An animal abuse case out of Mississippi is so unimaginable, it has caught the attention of hundreds on social media.

The victim is a miniature horse named willow. She was rescued from a home in Mississippi and she is now in East Texas.

Kim Sella is not just the Equine team lead at the Cleveland Amory Black Beauty Ranch in Murchison, which is a world-renown sanctuary for abused animals…she's devoted her life to the cause.

So when she was scrolling on Facebook and saw the post about a mini-horse that had been abused and essentially tortured, she called the Mississippi Animal Rescue League.

"As soon as they confirmed it I said well okay I want to give her a forever home because I just couldn't believe what she'd been through,” Sella said. “It's kind of unfathomable, you can explain it and say okay these are the facts but to me it's beyond despicable."

Kim said the man who had allegedly abused Willow was found dead in his home by family members. They just happened to open the storage room and discovered Willow. Kim says her tail had been cut off at the base of the spine so the man could have easier access to her. Willow had been stapled shut so she would not make as much mess when she relived herself.

"I was furious," Kim said.

Kim said she has seen detestable animal abuse cases but she says Willow's is one of the worst. Willow was grossly malnourished and kept alive with mostly water, and had rope burns on her hind legs. It has impaired her ability to walk, Kim said.

"You'll see her kind of walk wobbly on her hind end and that's because her legs were tied,” sid Kim, “There may have been some tendon damage there."

Now that Willow is here in the Lone Star State, her missing tail is more of an issue than some might think.

"Tails are really important to horses especially in Texas and in areas that have lots of flies to keep the flies off," Kim explained.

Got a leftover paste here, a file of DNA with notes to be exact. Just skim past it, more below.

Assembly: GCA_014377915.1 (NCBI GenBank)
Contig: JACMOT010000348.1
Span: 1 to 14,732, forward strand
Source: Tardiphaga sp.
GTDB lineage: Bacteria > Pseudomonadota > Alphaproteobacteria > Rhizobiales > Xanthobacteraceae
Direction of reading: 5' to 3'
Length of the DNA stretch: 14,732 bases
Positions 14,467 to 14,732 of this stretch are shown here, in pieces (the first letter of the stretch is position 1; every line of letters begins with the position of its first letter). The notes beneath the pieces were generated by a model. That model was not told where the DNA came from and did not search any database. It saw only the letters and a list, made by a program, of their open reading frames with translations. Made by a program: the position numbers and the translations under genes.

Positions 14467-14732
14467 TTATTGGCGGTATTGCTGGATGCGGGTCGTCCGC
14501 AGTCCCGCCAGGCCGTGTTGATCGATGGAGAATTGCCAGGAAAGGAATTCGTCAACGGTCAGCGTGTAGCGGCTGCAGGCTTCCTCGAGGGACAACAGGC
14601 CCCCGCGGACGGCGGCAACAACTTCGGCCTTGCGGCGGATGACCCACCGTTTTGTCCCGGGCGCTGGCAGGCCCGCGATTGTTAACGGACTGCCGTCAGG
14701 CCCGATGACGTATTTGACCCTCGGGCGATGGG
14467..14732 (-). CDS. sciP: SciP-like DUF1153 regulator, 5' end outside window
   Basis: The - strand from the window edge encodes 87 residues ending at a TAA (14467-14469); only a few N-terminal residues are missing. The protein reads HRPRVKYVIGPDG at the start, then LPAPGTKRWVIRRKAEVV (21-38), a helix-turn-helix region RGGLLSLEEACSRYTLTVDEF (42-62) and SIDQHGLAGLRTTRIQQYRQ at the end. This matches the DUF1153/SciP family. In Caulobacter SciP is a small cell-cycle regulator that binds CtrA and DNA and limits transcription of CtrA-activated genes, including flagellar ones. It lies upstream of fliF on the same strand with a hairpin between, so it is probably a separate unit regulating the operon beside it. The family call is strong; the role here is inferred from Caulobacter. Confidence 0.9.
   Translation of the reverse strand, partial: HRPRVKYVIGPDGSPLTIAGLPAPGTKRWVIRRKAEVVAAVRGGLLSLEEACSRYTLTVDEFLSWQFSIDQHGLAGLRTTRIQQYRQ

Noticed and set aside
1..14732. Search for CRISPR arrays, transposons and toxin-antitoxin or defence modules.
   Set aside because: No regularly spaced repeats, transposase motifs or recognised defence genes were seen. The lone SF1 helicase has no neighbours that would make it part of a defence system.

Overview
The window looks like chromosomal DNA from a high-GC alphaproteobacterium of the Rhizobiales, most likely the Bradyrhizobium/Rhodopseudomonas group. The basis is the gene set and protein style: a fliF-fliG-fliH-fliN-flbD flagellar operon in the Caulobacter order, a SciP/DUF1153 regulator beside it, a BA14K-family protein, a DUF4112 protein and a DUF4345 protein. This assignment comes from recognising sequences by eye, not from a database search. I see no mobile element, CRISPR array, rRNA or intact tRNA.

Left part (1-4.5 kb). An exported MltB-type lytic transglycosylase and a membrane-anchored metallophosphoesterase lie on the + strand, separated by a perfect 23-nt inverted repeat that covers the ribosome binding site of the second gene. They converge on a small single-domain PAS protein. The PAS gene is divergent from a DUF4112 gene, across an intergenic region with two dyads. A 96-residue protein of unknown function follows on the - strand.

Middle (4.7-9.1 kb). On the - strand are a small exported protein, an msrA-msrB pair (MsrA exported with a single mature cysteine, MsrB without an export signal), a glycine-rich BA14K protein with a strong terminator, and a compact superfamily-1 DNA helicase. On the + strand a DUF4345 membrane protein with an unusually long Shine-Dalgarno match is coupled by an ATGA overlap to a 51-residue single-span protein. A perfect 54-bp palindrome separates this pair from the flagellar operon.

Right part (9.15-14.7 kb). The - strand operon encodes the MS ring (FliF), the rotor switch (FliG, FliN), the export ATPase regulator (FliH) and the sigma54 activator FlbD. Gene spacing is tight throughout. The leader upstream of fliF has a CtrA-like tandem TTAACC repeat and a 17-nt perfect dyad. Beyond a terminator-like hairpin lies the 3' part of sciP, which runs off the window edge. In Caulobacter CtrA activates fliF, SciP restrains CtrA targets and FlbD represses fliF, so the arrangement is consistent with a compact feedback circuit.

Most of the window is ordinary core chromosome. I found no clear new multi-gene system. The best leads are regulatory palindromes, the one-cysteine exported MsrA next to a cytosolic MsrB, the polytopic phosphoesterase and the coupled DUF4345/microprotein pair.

Willow had so much tissue damage, Kim said the vet considered euthanizing her.

"They asked themselves if she had been through too much mentally, will she ever have the quality of life and their vet said, if anyone has ever deserved a second chance at life, it's this little mini," said Kim.

Kim has personally adopted Willow into her own home.

Now, Kim's main concern now is making sure Willow has the best forever after possible, starting with the best beginning possible. Thus, Willow got her own welcome home party.
Kim's team of co-workers at Black Beauty Ranch took their lunch hour to come by Kim’s place to commemorate the start of Willow's new life in East Texas.

"Her life needs to be celebrated,” said Libby Schmidl. “She's had such a horrific life that now it's her time to be happy, it's her time to retire."

For this group of people, healing abused animals is a passion and an honor.

"Immediately they said to me, let's throw a party," Kim said smiling.

At first Willow was not sure what to do with her party treats but she quickly figured it out.

"For Willow, we really truly want to make her feel at home with this party and make her life happy again," said Rebecca Woodward.

Willow met Kim’s other rescue pets at the party. The tiny horse even established some ground rules about who is the new head honcho in town, neighing and stomping at a horse five times her size.

"Would not surprise me at all if she's queen of the herd,” Kim said. “That tends to happen a lot when it comes to minis.

Libby said seeing her interact with other horses for the first time is priceless.

"That was probably the first time she's ever met another horse,” Libby said. “Those moments are what make it all great."

Libby said the transformation Willow is going through is something she has seen before. They have had evil experiences but when they are rescued into a place of love, she says their little personalities start coming out.
As if they know they are finally home.

"It's something to learn amongst ourselves,” Libby said. “Don't dwell in the past and just know that you have everything in front of you, and that life can change in a moment's notice."

Kim says people from all over have asked how they can help Willow. If you'd like to follow Willow's progress, Kim has set up a Facebook page called "Healing Willow," where she posts updates regularly.